8. Sep 17, 2014 #7

    davenn

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    Hi Andy ... cool

    thanks for that :)
    Do you shoot RAW ( does the camera do a RAW mode?)? or just jpg ?

    Had a quick look at your camera on dpReview. About the best place on the web for camera reviews
    Yeah that model doesn't have the high ISO abilities of other cameras. Interesting that its so low with a 25mp sensor.
    Sony now days are making excellent sensors and their Sony A7 dslr is an outstanding camera


    Dave
     
    Last edited: Sep 21, 2014
  9. Sep 17, 2014 #8

    Andy Resnick

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    I primarily shoot jog. The only time I shoot RAW is astrophotography- for some reason the color is preserved better during the stacking process with RAW.

    Indeed- at some point, I'm probably going to upgrade to either the Sony a7R or Nikon D810. Unless I can hold out another few years and get gently used versions of the 90+Mpix a9R or D880.... :)
     
  10. Sep 18, 2014 #9

    davenn

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    You may / should consider always shooting in RAW as well
    I shoot in RAW + jpg.
    I learn a good few yrs ago ... the hard way .. that shooting in jpg only can lead to the frustration of not being able to recover detail in a badly exposed image ... because jpg's cannot handle too much manipulation before they are totally useless. There is so much greater leeway with RAW image processing to recovering poorly exposed images.

    as an example ....

    the first one is the jpg out of the camera ... it was horribly blown out and I desperately tried to do some recovery ... it just didn't happen
    the second one is the same image but the RAW version tweaked a bit and in comparison looks awesome

    This really shows the advantages of shooting in RAW

    attachment.php?attachmentid=73263&stc=1&d=1411019656.jpg

    attachment.php?attachmentid=73264&stc=1&d=1411019625.jpg


    I cringe when I think back how many pic's I have lost over the years because I wasn't shooting RAW

    cheers
    Dave
     

    Attached Files:

    Last edited: Sep 18, 2014
  11. Sep 18, 2014 #10

    Borek

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    If memory serves me well jpg save in 8 bit per channel. My Canon shots in 14 bits per channel (RGB) and saves them all in the raw file (no idea about Sony and Nikon, but for sure they use more than 8 bits as well). That by itself means 64 times wider dynamic range (6 stops).
     
  12. Sep 18, 2014 #11

    davenn

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    indeed
    and you just have to live with that loss when you are resizing and compressing images for general www and other use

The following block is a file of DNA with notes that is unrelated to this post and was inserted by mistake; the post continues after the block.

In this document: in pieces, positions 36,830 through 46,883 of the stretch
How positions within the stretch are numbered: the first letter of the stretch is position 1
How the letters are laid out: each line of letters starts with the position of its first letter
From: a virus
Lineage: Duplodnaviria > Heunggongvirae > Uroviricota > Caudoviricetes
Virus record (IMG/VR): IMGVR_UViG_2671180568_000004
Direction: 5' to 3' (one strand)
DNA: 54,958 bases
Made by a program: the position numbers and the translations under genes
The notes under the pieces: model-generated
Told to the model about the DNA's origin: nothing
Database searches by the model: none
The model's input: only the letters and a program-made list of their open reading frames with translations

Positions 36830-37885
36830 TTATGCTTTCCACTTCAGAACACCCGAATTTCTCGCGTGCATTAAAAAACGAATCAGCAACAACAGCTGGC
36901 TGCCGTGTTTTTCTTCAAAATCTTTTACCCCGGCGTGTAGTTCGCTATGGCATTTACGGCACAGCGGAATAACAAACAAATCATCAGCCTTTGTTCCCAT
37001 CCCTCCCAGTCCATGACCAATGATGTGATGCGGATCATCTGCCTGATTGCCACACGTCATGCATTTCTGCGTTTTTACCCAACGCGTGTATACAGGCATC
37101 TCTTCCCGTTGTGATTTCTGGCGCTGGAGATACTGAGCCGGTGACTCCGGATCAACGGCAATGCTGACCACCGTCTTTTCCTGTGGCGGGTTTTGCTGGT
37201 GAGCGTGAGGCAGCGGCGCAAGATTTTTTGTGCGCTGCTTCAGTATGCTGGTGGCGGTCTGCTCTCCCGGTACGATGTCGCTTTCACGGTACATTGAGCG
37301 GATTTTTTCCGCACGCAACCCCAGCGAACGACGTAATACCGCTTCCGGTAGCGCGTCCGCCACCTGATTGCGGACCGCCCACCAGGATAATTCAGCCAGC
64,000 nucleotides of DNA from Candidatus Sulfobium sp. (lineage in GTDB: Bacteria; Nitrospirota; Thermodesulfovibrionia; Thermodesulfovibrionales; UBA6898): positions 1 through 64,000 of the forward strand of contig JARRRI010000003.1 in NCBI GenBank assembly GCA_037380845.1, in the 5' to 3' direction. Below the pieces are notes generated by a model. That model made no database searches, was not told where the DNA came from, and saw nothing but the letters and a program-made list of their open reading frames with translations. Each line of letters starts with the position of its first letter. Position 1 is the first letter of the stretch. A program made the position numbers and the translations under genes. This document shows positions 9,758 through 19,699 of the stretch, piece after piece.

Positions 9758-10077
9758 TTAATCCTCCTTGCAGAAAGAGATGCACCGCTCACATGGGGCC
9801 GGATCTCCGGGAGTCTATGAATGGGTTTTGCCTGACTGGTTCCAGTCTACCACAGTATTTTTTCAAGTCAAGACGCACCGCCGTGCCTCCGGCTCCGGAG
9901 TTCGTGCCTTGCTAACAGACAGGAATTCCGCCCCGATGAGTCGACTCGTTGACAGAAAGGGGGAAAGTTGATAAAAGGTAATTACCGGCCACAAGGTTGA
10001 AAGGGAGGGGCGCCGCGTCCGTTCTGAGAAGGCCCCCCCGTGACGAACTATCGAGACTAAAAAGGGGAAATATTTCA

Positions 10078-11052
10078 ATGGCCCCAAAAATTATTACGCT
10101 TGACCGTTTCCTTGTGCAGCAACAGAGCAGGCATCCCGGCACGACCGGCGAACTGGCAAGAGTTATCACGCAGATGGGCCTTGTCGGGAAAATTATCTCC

for saving with better quality there is the obvious choice of using TIFF

    The majority of high end cameras these days are using 16bit, but some programs will convert that to 8 bit when doing conversion to jpg, I know Photoshop Elements 11 does that ....
    gonna try full photoshop .....


    well that's cool ...opened the xxx.cr2 (Canon RAW ) files in LR tis of course 16bit
    now when right clicking and selecting edit in PSE11 it gets converted to an 8bit TIFF and all PSE 11 editing is done on an 8 bit TIFF image. .... Elements cannot do 16bit image editing ( knew that) haha

    BUT if I select edit in Photoshop CC instead then it stays as a 16 bit RAW file that can be edited and saved in whatever format you want.

    I have only just installed PS CC, having used PSE for the last couple of years
    so that is a nice major advantage PS CC has !!

    cheers
    Dave
     
    Last edited: Sep 18, 2014
  13. Sep 18, 2014 #12

    Andy Resnick

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    This is exactly why I spent (and continue to spend) time and effort learning to expose properly in the first place, and why stacking a few (say, 40) images is worth the extra bits.

    As I said, I prefer to shoot jpg because it's easier for me- YMMV.
     
  14. Sep 18, 2014 #13

    davenn

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    Ohh true ... no argument there :)
    Getting it right in camera is the aim, but things don't always go to plan as you saw in that above example. If I didn't have the RAW file to fall back on I would have lost a good shot.

    Image stacking is the way to go with digital astrophotography and many guys going to the extreme with several 100 short exposure ( <30 sec each) and a few blacks, images.

    its all good fun and the challenges of learning new things

    cheers
    Dave
     
  15. Sep 18, 2014 #14

    Andy Resnick

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    True that!